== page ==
The first five parts of an all-new episode of Professor Darryl Dee’s Great Battles in History podcast has been released. In previous episodes, Professor Dee examined the Battle of Thermopylae and its legacy, followed by the bloody Battle of Cannae during the Second Punic War between Carthage and the Roman Republic, and, most recently, the Battle of Hattin during the period of the Crusades. Now, Dee takes his listeners to the Hundred Years’ War and the fields of Agincourt:
On October 25, 1415, the feast day of Saints Crispin and Crispinian, on a field near the village and castle of Agincourt, an English army under King Henry V defeated a much larger French host. Agincourt would be the last great English victory of the long series of conflicts that came to be called, collectively, the Hundred Years’ War. Five years after it, Henry V would claim the throne of France itself. Agincourt is also, thanks to William Shakespeare, the medieval battle with the greatest cultural legacy. Many who are otherwise unfamiliar with the Hundred Years’ War know of Harry the King and his band of brothers. Last and certainly not least, Agincourt is a touchstone of Englishness. It supposedly saw the plucky, tenacious ordinary Englishman, the yeoman, wield the trusty national weapon, the longbow, to humble the arrogant French chivalry.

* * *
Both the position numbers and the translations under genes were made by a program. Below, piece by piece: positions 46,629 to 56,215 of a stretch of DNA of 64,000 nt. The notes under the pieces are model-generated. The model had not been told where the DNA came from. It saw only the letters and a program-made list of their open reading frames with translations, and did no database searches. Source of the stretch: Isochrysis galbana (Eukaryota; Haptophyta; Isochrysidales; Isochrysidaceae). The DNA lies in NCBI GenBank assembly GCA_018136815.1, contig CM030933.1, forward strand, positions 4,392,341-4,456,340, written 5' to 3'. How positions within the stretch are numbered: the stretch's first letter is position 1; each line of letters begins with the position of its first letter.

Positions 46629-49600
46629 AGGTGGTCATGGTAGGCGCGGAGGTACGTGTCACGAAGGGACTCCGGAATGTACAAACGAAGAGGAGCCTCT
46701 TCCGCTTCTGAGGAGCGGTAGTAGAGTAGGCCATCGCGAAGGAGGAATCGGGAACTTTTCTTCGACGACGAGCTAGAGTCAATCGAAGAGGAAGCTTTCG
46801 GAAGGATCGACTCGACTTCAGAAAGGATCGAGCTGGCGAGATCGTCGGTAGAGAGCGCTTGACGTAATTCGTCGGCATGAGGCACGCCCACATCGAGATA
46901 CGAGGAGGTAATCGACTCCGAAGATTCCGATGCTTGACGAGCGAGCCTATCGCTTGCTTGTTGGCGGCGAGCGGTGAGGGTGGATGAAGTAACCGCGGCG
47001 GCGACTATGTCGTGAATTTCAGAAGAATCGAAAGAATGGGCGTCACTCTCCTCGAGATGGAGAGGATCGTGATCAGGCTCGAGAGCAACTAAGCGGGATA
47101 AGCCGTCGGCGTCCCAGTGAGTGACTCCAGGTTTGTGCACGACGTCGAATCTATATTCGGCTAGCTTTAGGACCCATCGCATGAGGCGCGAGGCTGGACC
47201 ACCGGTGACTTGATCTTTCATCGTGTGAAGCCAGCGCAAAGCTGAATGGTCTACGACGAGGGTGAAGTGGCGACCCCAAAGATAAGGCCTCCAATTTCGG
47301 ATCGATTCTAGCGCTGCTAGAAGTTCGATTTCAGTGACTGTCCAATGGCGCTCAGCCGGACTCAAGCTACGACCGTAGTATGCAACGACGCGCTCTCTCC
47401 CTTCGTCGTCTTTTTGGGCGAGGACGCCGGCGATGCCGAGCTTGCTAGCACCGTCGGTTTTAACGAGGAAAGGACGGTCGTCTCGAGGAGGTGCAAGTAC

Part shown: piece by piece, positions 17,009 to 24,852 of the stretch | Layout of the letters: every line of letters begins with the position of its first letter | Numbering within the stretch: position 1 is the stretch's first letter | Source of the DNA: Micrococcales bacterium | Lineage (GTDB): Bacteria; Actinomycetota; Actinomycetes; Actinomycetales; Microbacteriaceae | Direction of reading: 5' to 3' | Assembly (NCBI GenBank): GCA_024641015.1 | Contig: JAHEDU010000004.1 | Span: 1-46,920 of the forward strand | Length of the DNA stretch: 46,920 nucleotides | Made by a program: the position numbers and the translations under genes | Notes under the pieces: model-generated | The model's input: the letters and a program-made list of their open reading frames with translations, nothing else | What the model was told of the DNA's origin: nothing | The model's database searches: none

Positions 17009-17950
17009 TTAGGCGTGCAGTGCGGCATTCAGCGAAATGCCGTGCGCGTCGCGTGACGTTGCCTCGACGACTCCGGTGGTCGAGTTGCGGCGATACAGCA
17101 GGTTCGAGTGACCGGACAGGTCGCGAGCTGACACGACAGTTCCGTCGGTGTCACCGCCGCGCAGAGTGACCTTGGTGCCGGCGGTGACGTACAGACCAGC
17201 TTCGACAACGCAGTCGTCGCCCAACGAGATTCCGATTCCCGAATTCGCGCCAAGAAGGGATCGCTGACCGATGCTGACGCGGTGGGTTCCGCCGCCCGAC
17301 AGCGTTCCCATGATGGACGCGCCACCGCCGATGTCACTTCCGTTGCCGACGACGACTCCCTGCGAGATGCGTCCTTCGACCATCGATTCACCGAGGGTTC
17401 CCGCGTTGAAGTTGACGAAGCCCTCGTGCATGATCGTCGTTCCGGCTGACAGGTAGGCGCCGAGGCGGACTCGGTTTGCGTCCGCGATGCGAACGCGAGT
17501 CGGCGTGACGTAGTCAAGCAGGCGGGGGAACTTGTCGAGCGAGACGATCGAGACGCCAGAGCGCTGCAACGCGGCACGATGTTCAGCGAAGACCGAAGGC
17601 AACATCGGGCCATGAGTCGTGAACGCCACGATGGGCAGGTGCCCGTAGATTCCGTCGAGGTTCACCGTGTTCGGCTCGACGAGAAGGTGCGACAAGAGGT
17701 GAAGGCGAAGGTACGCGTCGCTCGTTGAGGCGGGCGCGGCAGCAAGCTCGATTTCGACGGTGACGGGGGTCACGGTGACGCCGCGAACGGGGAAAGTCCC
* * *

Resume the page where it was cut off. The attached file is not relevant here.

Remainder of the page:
Darryl Dee is an Associate Professor at Wilfrid Laurier University in Waterloo, ON. He is interested in 17th- and 18th-century French history, particularly the reign of Louis XIV, the famous Sun King. He is currently working on two research projects. The first examines the uses and abuses of money during the period 1680 to 1726. The second project is a multifaceted analysis of 1709, a year of military, political, economic and ecological crises in France. He also teaches the popular course Great Battles in History for the Department of History at Laurier, the subject of his podcast. He has appeared as a guest on the LCMSDS’s On War & Society podcast, where he discussed his research and the myth of decisive battles.